Small acts of kindness make a big difference – a new partnership with Macmillan Cancer Support


In March, after 4 years working on our CAER Heritage project, Kimberley Jones (right) took on a new role with ACE as our Macmillan Development Officer – exploring a community development response to death, dying and bereavement. Kimberley immediately contacted our partners at Macmillan and the South West Primary Care Cluster to shape a response to the crisis.

‘The first thing I did was go to the GPs and ask what they needed most,’ Kim says.  ‘The pharmacies needed help getting prescriptions delivered to people shielding at home. With our fantastic volunteer drivers and van we were ready to respond quickly, and ACE started delivering prescriptions on April 1st.’

‘It’s been a busy start to the role,’ Kim explains. ‘In less than a month we set up 4 new projects to support patients and vulnerable community members across the cluster. The Kindness Cards initiative is a great way for local people to get involved in ACE’s response to Covid-19 and show their care for their neighbours, particularly those who can’t go outside at all due to age or health conditions. People make the cards and drop them at the Dusty Forge and we deliver them alongside food or prescriptions to people stuck at home. A bright image and kind message can go a long way to supporting neighbours who are feeling lonely, anxious or depressed.’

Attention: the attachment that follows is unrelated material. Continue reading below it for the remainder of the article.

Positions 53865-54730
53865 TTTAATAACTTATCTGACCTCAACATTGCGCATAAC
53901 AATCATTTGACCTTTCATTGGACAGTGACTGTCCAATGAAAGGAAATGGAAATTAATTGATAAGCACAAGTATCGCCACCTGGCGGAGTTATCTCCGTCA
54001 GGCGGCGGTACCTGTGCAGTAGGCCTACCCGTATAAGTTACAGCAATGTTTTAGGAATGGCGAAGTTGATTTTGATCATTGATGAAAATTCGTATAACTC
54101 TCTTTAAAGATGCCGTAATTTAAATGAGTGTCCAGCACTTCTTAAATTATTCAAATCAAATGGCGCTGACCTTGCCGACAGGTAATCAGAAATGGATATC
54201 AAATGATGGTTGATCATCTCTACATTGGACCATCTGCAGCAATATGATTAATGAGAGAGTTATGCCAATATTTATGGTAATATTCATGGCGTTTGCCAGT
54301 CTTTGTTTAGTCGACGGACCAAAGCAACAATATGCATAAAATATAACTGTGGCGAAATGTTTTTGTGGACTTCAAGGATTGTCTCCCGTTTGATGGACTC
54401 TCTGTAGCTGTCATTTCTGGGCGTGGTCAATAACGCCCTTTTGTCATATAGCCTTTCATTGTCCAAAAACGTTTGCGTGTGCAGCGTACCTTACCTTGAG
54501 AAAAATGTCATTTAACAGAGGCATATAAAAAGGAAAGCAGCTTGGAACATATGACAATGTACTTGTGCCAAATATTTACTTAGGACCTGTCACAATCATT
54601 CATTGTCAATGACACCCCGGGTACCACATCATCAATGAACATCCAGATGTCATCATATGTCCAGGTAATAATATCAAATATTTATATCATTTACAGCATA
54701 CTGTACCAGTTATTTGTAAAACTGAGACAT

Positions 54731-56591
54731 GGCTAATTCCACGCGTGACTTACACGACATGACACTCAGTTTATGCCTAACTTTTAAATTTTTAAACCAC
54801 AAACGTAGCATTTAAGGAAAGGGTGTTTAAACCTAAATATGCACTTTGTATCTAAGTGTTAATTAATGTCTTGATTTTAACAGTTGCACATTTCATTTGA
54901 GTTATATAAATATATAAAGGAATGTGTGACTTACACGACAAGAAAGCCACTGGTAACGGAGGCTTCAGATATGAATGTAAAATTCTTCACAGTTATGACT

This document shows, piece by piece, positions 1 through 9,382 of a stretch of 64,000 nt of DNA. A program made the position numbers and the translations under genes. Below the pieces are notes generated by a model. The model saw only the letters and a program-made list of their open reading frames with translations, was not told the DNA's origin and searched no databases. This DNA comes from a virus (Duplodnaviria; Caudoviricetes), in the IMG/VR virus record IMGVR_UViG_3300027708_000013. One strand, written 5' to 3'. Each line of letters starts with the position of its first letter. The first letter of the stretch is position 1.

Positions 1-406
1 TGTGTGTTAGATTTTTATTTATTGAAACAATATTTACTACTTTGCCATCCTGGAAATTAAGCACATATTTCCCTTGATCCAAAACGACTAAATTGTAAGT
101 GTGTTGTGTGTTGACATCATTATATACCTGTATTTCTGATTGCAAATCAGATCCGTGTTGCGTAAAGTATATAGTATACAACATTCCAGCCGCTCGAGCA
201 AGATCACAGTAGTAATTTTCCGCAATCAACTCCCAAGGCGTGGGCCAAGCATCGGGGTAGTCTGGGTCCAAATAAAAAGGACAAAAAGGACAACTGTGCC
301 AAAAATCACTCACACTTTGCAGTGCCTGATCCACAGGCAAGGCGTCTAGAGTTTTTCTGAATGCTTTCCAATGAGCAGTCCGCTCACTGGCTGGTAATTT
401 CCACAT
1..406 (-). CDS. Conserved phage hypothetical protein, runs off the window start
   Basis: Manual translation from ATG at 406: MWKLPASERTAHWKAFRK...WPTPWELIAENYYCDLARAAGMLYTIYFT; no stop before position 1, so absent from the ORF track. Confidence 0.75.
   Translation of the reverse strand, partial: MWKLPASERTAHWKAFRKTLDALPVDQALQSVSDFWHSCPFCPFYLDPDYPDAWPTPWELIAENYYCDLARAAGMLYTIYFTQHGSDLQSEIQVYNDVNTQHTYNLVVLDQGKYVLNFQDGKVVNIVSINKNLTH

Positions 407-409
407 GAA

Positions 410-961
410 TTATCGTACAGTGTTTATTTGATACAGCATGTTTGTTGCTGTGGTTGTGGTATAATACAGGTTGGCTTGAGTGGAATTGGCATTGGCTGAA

‘Back Home Boxes’ are made for patients returning home after being discharged from hospital, either to an empty house or to family members who are vulnerable. A few treats, tea and coffee and some key contact numbers can help ease the transition and ensure they continue to access support and feel connected at home. ‘Care Home Boxes’ bring much needed encouragement and treats to staff in local care homes, who are working in very tough conditions without the cards and gifts they would usually receive from visiting relatives.

Phone Friend is a new scheme matching isolated community members with volunteers and ACE staff based on their interests for weekly phone calls. Kim hopes that in the future these volunteers will go on to form a befriending service for people who are bereaved or dealing with a terminal illness.

‘I love the new job,’ says Kim. ‘Right now we can have a big positive impact through small actions. In the coming months, these connections will be vital as we develop our work around end of life care, making sure people have support and reducing stress as much as we can.’

If anyone would like to volunteer or suggest an idea, please email Kimberley at

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